La playlist pour la Saint Patrick

La Saint Patrick n’est pas faite pour écouter Nicki Minaj ou autre Shakira faisant un featuring avec Rihanna. Non la Saint Patrick c’est le moment de sortir le meilleure de la culture Irlandaise, et notamment le meilleure de la culture musicale.

J’ai pensé à vous, et je me suis dit qu’une playlist de qualité ne pourrait pas vous faire de mal. En plus comme je suis gentil, j’ai même rajouté les paroles des incontournables Irlandais. Commencez à apprendre les refrains dès maintenant, ça vous évitera de vous sentir seul quand la foule les entonnera.

Si vous avez des suggestions pour étoffer la playlist, n’hésitez pas à laisser un commentaire.

A connaitre – pas d’excuses :

[toggle Title=”A nation once again – Chant patriotique”]

When boyhood’s fire was in my blood
I read of ancient freemen,
Of Greece and Rome who bravely stood,
Three hundred men and three men;
And then I prayed I yet might see
Our fetters rent in twain,
And Ireland, long a province be.
A Nation once again!

A Nation once again,
A Nation once again,
And lreland long a province be
A Nation once again!

And from that time, through wildest woe,
That hope has shone a far light,
Nor could love’s brightest summer glow
Outshine that solemn starlight;
It seemed to watch above my head
In forum, field and fane,
Its angel voice sang round my bed,
A Nation once again!

It whisper’d too, that freedom’s ark
And service high and holy,
Would be profaned by feelings dark
And passions vain or lowly;
For, Freedom comes from God’s right hand,
And needs a Godly train;
And righteous men must make our land
A Nation once again!

So, as I grew from boy to man,
I bent me to that bidding
My spirit of each selfish plan
And cruel passion ridding;
For, thus I hoped some day to aid,
Oh, can such hope be vain?
When my dear country shall be made
A Nation once again![/toggle] [toggle Title=”The Dubliners : Whiskey in the jar”]

As I was a goin’ over the far famed Kerry mountains
I met with captain Farrell and his money he was counting
I first produced my pistol and I then produced my rapier
Saying “Stand and deliver” for he were a bold deceiver

Chorus:
Mush-a ring dum-a do dum-a da
Wack fall the daddy-o, wack fall the daddy-o
There’s whiskey in the jar

I counted out his money and it made a pretty penny
I put it in me pocket and I took it home to Jenny
She sighed and she swore that she never would deceive me
But the devil take the women for they never can be easy

(Chorus)

I went up to my chamber, all for to take a slumber
I dreamt of gold and jewels and for sure ‘t was no wonder
But Jenny drew me charges and she filled them up with water
Then sent for captain Farrell to be ready for the slaughter

(Chorus)

’twas early in the morning, just before I rose to travel
Up comes a band of footmen and likewise captain Farrell
I first produced me pistol for she stole away me rapier
I couldn’t shoot the water, so a prisoner I was taken

(Chorus)

Now there’s some take delight in the carriages a rolling
and others take delight in the hurling and the bowling
but I take delight in the juice of the barley
and courting pretty fair maids in the morning bright and early

(Chorus)

If anyone can aid me ‘t is my brother in the army
If I can find his station in Cork or in Killarney
And if he’ll go with me, we’ll go rovin’ in Kilkenny
And I’m sure he’ll treat me better than my own a-sporting Jenny

(Chorus)[/toggle] [toggle Title=”The Pogues with The Dubliners : The irish rover”]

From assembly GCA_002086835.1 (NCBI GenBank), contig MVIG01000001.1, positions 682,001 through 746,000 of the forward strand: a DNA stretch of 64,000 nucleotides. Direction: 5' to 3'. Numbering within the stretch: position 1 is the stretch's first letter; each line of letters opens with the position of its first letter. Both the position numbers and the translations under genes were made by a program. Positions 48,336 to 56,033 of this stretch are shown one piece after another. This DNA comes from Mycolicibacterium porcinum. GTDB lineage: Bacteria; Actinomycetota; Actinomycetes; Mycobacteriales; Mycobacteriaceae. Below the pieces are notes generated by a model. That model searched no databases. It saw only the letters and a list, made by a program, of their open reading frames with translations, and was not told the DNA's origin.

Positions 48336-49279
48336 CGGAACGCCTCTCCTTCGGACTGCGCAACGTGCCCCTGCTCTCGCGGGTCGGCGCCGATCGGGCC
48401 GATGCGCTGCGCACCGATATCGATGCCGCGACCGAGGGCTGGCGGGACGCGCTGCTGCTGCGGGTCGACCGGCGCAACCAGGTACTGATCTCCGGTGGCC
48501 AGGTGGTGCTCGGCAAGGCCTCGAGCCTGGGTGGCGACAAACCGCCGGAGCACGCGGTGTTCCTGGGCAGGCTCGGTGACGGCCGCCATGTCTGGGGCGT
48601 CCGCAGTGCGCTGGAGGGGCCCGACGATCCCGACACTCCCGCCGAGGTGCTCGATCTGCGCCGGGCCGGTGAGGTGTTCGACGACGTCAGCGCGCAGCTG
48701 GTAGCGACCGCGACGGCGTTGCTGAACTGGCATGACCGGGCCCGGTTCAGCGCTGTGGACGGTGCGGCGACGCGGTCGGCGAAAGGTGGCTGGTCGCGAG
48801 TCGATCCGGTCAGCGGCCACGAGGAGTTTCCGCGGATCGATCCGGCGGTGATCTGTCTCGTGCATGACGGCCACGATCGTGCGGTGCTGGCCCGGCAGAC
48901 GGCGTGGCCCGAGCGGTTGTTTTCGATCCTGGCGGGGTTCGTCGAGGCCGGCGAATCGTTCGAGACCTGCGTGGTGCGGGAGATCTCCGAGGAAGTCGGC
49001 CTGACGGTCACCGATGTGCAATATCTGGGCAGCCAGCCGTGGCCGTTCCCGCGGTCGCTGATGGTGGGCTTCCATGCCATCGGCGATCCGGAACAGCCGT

On the fourth of July eighteen hundred and six
We set sail from the sweet cove of Cork
We were sailing away with a cargo of bricks
For the grand city hall in New York
‘Twas a wonderful craft, she was rigged fore-and-aft
And oh, how the wild winds drove her.
She’d got several blasts, she’d twenty-seven masts
And we called her the Irish Rover.

We had one million bales of the best Sligo rags
We had two million barrels of stones
We had three million sides of old blind horses hides,
We had four million barrels of bones.
We had five million hogs, we had six million dogs,
Seven million barrels of porter.
We had eight million bails of old nanny goats’ tails,
In the hold of the Irish Rover.

There was awl Mickey Coote who played hard on his flute
When the ladies lined up for his set
He was tootin’ with skill for each sparkling quadrille
Though the dancers were fluther’d and bet
With his sparse witty talk he was cock of the walk
As he rolled the dames under and over
They all knew at a glance when he took up his stance
And he sailed in the Irish Rover

There was Barney McGee from the banks of the Lee,
There was Hogan from County Tyrone
There was Jimmy McGurk who was scarred stiff of work
And a man from Westmeath called Malone
There was Slugger O’Toole who was drunk as a rule
And fighting Bill Tracey from Dover
And your man Mick McCann from the banks of the Bann
Was the skipper of the Irish Rover

We had sailed seven years when the measles broke out
And the ship lost it’s way in a fog.
And that whale of the crew was reduced down to two,
Just meself and the captain’s old dog.
Then the ship struck a rock, oh Lord what a shock
The bulkhead was turned right over
Turned nine times around, and the poor dog was drowned
I’m the last of the Irish Rover[/toggle]

Si vous en voulez plus :

[toggle Title=”The Dubliners : a pub with no beer”]

It’s lonesome away from your kindred and all,
By the campfire at night where the wild dingos call,
But there’s nothing so lonesome, so dull or so drear,
Than to stand in the bar of a pub with no beer.

Now the publican’s anxious for the quota to come,
There’s a faraway look on the face of the bum,
The maid’s gone all cranky and the cook’s acting queer,
What a terrible place is a pub with no beer.

The stockman rides up with his dry, dusty throat,
He breasts up to the bar, pulls a wad from his coat,
But the smile on his face quickly turns to a sneer,
When the barman says suddenly: “The pub’s got no beer!”

There’s a dog on the veranda, for his master he waits,
But the boss is inside, drinking wine with his mates,
He hurries for cover and he cringes in fear.
It’s no place for a dog, round a pub with no beer.

Old Billy, the blacksmith, for the first time in his life,
Has gone home cold sober to his darling wife,
He walks in the kitchen; she says: “You’re early, me dear”
Then he breaks down and he tells her , that the pub’s got no beer

Oh, it’s lonesome away from your kindred and all,
By the campfire at night where the wild dingos call,
But there’s nothing so lonesome, so dull or so drear,
Than to stand in the bar of a pub with no beer.